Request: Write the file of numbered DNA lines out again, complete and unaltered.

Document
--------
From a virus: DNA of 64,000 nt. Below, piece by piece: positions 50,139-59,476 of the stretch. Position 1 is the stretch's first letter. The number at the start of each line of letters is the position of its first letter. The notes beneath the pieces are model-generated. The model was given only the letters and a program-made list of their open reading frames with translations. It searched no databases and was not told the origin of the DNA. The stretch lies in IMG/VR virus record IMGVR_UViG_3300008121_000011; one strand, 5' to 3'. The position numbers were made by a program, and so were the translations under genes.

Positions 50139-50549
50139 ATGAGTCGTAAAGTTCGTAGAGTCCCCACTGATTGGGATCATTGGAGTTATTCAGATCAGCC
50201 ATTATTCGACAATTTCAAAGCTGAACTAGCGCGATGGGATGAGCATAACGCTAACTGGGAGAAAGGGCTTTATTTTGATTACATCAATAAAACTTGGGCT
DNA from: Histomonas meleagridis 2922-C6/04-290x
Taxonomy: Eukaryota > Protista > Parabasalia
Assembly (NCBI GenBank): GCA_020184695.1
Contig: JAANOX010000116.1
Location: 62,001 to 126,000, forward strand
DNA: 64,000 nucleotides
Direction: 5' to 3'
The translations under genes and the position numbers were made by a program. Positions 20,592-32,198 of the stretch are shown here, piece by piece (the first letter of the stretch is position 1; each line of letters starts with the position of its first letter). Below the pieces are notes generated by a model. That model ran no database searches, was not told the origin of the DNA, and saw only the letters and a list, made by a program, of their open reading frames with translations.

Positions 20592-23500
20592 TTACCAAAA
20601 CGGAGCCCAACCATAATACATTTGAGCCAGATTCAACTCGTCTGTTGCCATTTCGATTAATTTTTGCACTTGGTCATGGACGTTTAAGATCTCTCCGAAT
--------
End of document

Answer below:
From a virus: DNA of 64,000 nt. Below, piece by piece: positions 50,139-59,476 of the stretch. Position 1 is the stretch's first letter. The number at the start of each line of letters is the position of its first letter. The notes beneath the pieces are model-generated. The model was given only the letters and a program-made list of their open reading frames with translations. It searched no databases and was not told the origin of the DNA. The stretch lies in IMG/VR virus record IMGVR_UViG_3300008121_000011; one strand, 5' to 3'. The position numbers were made by a program, and so were the translations under genes.

Positions 50139-50549
50139 ATGAGTCGTAAAGTTCGTAGAGTCCCCACTGATTGGGATCATTGGAGTTATTCAGATCAGCC
50201 ATTATTCGACAATTTCAAAGCTGAACTAGCGCGATGGGATGAGCATAACGCTAACTGGGAGAAAGGGCTTTATTTTGATTACATCAATAAAACTTGGGCT
DNA from: Histomonas meleagridis 2922-C6/04-290x
Taxonomy: Eukaryota > Protista > Parabasalia
Assembly (NCBI GenBank): GCA_020184695.1
Contig: JAANOX010000116.1
Location: 62,001 to 126,000, forward strand
DNA: 64,000 nucleotides
Direction: 5' to 3'
The translations under genes and the position numbers were made by a program. Positions 20,592-32,198 of the stretch are shown here, piece by piece (the first letter of the stretch is position 1; each line of letters starts with the position of its first letter). Below the pieces are notes generated by a model. That model ran no database searches, was not told the origin of the DNA, and saw only the letters and a list, made by a program, of their open reading frames with translations.

Positions 20592-23500
20592 TTACCAAAA
20601 CGGAGCCCAACCATAATACATTTGAGCCAGATTCAACTCGTCTGTTGCCATTTCGATTAATTTTTGCACTTGGTCATGGACGTTTAAGATCTCTCCGAAT